We Jews are not only known for questions, we invented them.
Adam to Eve: “So nu, what are you?”
Eve: “You can’t figure it out?”
Adam: “Are you a rib?”
Eve: “This you ask a Kosher maidel?
Adam: “Has anyone ever told you, you have a shayna punim?”
Eve: “Who? We’re in a garden. An apple should tell me?”
Adam: “So it’s just the two of us, right?”
Eve: “Oy! So you’ll be true to me?”
Adam: “Who else?”
Ok, so maybe I took a little license, but trust me, they were thinking it.
In PART ONE, we talked about what not to ask non-Jews. As we MOTS make up about 0.2 per cent of the world population, that means we have to communicate with seven billion people, most of whom don’t understand us (or can’t stand us), never mind our questions!
“Can you recommend a good allergist?”
Therefore mamalas, in the interest of world peace, here is PART TWO of ……..
Don’t Ask! Questions You Should Never Ask a Non-Jew
1. “So, how are you feeling?”
Ask this question and you’ll get: “Fine.” “Tip top.” “Never better.” This, when they’re in the hospital following a hip replacement. You, on the other hand feel lousy and will feel lousier if you ask a non-Jew this question. I ask you, how can you kvetch about your eye floaters when they’re perky in a body cast? I tell you, mamalas, it’s a dilemma you don’t need. Much better to say, “Oy Rosemary … If I went through what you did, I wouldn’t have made it through the operation!” Believe me, such an uplifting compliment will cheer them up more than a gift certificate to Lobsters ’R Us.
2.“That kishke I fed you … can you guess what’s in it?”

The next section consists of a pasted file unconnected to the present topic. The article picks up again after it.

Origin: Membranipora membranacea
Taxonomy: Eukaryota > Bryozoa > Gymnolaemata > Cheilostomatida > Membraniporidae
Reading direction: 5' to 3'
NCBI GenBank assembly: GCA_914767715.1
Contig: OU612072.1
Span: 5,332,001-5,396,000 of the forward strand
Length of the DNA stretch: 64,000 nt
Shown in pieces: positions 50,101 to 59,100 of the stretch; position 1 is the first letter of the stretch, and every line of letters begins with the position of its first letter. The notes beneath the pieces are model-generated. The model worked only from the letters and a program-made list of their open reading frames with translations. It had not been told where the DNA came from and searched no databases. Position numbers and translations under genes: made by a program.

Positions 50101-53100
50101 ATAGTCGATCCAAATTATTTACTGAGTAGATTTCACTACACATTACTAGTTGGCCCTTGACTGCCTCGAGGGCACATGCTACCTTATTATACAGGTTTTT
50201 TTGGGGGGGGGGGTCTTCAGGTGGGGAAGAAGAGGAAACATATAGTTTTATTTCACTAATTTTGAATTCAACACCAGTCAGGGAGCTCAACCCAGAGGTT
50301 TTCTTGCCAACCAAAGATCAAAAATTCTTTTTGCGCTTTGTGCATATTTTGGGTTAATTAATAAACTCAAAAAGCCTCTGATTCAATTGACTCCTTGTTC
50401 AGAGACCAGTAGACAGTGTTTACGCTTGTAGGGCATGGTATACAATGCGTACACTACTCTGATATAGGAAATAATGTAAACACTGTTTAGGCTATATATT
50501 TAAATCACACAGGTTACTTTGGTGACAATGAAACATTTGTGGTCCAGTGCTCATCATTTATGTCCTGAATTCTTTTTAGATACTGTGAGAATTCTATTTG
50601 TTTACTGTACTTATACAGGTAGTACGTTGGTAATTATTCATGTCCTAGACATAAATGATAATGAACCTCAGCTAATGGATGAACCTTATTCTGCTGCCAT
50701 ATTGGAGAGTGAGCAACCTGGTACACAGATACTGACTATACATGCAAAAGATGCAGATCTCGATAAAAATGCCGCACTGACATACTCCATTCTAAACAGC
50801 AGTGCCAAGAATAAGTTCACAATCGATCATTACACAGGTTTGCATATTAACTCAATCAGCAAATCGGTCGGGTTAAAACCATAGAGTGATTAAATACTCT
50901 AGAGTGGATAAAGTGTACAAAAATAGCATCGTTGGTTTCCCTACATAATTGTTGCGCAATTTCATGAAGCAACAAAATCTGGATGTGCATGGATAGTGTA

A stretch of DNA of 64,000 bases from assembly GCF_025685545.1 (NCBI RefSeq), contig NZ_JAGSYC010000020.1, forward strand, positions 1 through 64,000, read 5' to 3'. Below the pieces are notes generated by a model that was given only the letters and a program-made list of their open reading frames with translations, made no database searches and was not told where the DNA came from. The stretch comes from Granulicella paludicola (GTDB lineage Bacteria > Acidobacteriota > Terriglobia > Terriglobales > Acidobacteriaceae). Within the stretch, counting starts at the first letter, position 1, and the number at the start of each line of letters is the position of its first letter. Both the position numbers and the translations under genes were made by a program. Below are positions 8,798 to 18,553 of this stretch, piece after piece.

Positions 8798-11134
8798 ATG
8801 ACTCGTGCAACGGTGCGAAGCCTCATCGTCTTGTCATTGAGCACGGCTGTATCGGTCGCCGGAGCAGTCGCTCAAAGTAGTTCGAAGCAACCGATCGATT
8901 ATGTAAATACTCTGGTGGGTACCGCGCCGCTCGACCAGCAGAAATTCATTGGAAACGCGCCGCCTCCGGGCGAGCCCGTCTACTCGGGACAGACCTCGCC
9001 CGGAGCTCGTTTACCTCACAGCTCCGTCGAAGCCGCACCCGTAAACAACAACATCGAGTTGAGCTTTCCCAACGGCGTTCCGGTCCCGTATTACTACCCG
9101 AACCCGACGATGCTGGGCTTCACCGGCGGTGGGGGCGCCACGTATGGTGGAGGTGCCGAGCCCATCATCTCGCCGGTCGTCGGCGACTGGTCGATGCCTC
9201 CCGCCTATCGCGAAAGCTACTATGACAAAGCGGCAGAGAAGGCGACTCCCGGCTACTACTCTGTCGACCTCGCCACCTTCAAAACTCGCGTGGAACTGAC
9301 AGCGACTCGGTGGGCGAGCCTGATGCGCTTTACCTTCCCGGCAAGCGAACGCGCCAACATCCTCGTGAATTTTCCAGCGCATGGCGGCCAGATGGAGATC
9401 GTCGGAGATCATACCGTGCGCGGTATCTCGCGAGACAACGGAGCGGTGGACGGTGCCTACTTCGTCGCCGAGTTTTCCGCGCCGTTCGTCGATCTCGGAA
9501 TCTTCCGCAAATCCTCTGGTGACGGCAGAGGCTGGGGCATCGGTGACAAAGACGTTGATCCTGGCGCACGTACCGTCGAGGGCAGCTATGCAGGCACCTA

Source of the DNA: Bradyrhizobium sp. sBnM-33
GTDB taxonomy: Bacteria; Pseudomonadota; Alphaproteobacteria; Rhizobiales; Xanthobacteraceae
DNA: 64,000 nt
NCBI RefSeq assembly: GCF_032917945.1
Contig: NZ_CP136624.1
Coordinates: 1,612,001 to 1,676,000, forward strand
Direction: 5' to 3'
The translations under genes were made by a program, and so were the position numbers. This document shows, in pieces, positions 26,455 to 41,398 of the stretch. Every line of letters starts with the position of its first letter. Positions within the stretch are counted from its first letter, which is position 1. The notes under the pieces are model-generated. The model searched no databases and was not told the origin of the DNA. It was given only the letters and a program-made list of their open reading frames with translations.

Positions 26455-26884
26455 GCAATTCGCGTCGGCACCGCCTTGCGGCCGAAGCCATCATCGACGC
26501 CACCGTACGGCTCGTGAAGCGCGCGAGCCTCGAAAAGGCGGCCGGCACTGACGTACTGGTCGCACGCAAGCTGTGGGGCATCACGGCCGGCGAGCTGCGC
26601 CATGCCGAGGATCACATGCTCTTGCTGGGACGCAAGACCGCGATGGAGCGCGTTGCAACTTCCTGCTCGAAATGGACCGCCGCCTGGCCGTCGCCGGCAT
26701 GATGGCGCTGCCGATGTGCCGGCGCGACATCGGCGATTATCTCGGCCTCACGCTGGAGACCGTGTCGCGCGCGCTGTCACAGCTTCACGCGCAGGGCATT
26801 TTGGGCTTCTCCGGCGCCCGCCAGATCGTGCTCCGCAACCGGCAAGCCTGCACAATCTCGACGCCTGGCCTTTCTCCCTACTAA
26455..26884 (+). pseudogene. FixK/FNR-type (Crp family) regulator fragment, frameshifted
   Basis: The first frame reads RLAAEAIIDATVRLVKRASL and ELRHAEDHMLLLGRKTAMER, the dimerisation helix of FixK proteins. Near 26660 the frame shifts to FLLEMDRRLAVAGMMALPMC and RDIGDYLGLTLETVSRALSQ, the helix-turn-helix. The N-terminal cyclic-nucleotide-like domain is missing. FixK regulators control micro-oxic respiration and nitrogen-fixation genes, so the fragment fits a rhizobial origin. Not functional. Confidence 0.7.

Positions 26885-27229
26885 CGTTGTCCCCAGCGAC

Are you looking for a nasty stomach upheaval? You know, I know, and millions of Jews have known the oh-so-delicious ingredients for authentic kishke. But does a non-Jew need to know intestines are involved? I say Don’t Ask unless she’s a contestant on “Chopped.” Personally, I would start a Gentile with a tongue sandwich. Listen, if they can eat head cheese, which from the name alone can nauseate a person, they can manage a little tongue, provided you remove the taste buds when they aren’t looking.
3. “Can you recommend a good allergist?”
Darlings, you might as well ask a non-Jew to recommend a good place to get kippahs.
Most of them could be in a hayloft in Iowa with a pollen count of 3,000 wolfing peanut butter on wheat bread, and they’re hunky dory. We, on the other hand spend our lives shniffling. Mamalas, don’t waste your breath asking. More important you should save it for when you’re headed to the E.R. in anaphylactic shock if a car backfires in Brooklyn.
4. “When you got that 82 in physics your mom was actually happy?”
You must understand that for most people, passing, especially with a decent mark is good enough. When we get a 98 and papa says: “So what happened to the other two points?” we know it’s a sign he believes in encouraging our genius. But asking such a question may not only give non-Jews the erroneous impression that we come from neurotic, obsessive, pushy perfectionists, but sends the message that their 82 is nothing to write Bubbie about and they should hang their heads in shame. I suggest you say a compliment instead, for example: “How nice for you that it’s so easy to make your parents happy.”
5. “You got to Sheila Bernstein’s party on time?”
Non-Jews respect the invitation time. They believe an invite for 8 PM means 8 PM … and leaving time involves departing after someone yawns and says, “It was a wonderful evening! Well, I have a busy day tomorrow.” Darlings, face it. We Jews learn at an early age that politeness demands we arrive at least 15 minutes late (we were picking up that chocolate Bobka), and leave at least an hour after the house has been vacuumed so the hosts are reassured we’re having a ball and don’t have something better to do. If you ever want to teach this valuable skill to a non Jewish friend I suggest you say: Mary Margaret, ask Sheila’s husband to show us that Internet game he invented – again, while I grab the last of the cheesecake.” Don’t forget to tell Mary Margaret that a good indication to leave is when the host has put on her pajamas.
And so, mein kinder, there you have it. Five more questions you should never ask a non-Jew. Should you feel any of the above about to spew forth, take two more sour balls (the lemon) and call me in the morning!